The Fifth Avenue Story Society
When I read the blurb for The Fifth Avenue Story Society, it appealed to me. The idea of strangers mysteriously brought together, people finding second chances in life, and perhaps some romance along the way all caught my eye. Unfortunately, it turned out to be a bit of a clunker. It has its moments, but not nearly enough to make it a book I’d recommend.
The story starts with a bit of mystery, as we see each of the five core characters receiving their invitations to the mysterious society. Jett is a professor working towards tenure and struggling both with his divorce and with his own doubts about the subject of his upcoming publication. Aside from being divorced, he would seem to have little in common with Uber driver Chuck, who is down on his luck and barred from seeing his children by a protective order. However, the two bond as soon as they meet.
The society is rounded out by Coral – an heiress who seems to have it all but who is obviously still unsettled by her recent decision to end her engagement – elderly widower Ed, and Lexa, an ambitious young woman angling for a promotion to the job that she basically does already for not nearly enough recognition. None of these folks knows why they received their invitations to come spend Monday nights at the odd little library, but curiosity brings them there. Tentative friendships and the beginnings of trust keep them coming.
As I read, every now and again I’d see moments in the story that made me think this could be a compelling book. When members of the group start sharing their struggles with one another, there’s a certain energy to the dialogue and to their interactions that pulls one in. Unfortunately, there is not enough of this.
The early chapters of the book contain lots of exposition and explanation as to how the characters got to where they are. It’s hard to engage with these info-dumps and they tend to be overwritten, so they left me a bit cold.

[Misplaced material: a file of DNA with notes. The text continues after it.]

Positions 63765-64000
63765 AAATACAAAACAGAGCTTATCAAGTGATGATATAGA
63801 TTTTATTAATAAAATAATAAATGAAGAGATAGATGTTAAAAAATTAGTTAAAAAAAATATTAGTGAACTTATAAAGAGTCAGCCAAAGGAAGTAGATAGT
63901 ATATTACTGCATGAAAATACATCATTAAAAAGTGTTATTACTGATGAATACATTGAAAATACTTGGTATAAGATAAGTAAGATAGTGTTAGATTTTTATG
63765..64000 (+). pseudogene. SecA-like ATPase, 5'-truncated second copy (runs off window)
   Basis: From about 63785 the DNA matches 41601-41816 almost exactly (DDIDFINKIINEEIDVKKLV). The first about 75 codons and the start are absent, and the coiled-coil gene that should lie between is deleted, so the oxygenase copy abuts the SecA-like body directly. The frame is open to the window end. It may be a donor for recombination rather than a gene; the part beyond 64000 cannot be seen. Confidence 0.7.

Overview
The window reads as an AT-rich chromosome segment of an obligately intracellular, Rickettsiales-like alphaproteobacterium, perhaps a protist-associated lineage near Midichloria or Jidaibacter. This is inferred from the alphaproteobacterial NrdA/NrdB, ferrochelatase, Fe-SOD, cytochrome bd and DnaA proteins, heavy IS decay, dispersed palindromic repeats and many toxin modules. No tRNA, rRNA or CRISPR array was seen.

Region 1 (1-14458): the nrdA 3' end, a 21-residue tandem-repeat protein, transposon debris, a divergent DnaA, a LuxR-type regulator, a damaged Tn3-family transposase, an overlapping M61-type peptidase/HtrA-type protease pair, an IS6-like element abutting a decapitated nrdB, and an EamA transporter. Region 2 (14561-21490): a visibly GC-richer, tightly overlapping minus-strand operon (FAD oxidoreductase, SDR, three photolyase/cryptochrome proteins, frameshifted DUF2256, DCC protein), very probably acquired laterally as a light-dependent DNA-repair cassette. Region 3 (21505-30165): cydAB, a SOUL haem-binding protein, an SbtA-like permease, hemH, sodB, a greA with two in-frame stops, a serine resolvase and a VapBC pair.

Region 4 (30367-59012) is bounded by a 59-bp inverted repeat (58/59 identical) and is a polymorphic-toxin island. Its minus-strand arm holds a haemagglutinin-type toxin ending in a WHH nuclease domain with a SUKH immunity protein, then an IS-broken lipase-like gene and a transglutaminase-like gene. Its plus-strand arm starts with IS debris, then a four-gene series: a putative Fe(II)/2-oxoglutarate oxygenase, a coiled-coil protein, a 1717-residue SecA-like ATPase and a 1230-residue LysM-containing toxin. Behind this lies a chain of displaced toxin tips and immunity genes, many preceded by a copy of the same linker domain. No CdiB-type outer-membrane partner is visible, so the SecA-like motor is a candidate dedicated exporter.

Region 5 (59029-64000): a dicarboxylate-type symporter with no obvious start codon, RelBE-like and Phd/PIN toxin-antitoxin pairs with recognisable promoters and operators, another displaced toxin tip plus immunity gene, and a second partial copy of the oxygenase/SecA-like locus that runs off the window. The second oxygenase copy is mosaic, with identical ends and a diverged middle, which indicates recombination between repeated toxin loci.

In addition, the author tells the story using the alternating viewpoints of all five main characters. This does allow readers to see into these people’s lives when they’re not at Story Society meetings, but it also means the author has lots of plot threads to juggle and frankly, more than a few of them get tangled and lost in there. Ms. Hauck seems most surefooted when telling Coral and Lexa’s stories and both women have character arcs that develop pretty distinctly throughout the book.
However, the mens’ stories fare less well. Jett has a lot of turmoil in his life, both professional and personal, but the reader never really gets inside his head and there’s a certain distance there that keeps one from really engaging with him. Chuck’s story suffers from similar issues. As a lawyer, I found his situation not entirely plausible so that kept me from sympathizing. The constant drumbeat of ‘My ex-wife committed adultery and this is all her fault’ didn’t really help there either.
In the end, I came away from this book thinking that the author tried to juggle too many main characters and ended up not deeply fleshing any of them out. With attention scattered in so many directions, everyone’s stories got glossed over rather than explored and opened up to the reader.
The Fifth Avenue Story Society is Christian/Religious fiction, and I know readers are often curious about the degree of inspirational content involved in such novels. Most of this book is fairly light on the inspy content, and not very preachy. There is a scene where one character describes going through a conversion experience, and church is a part of characters’ lives to varying degrees, but the inspy messages are not at all heavy-handed. Nevertheless, given the other issues with this book, it’s one that I suspect most readers would not feel compelled to read.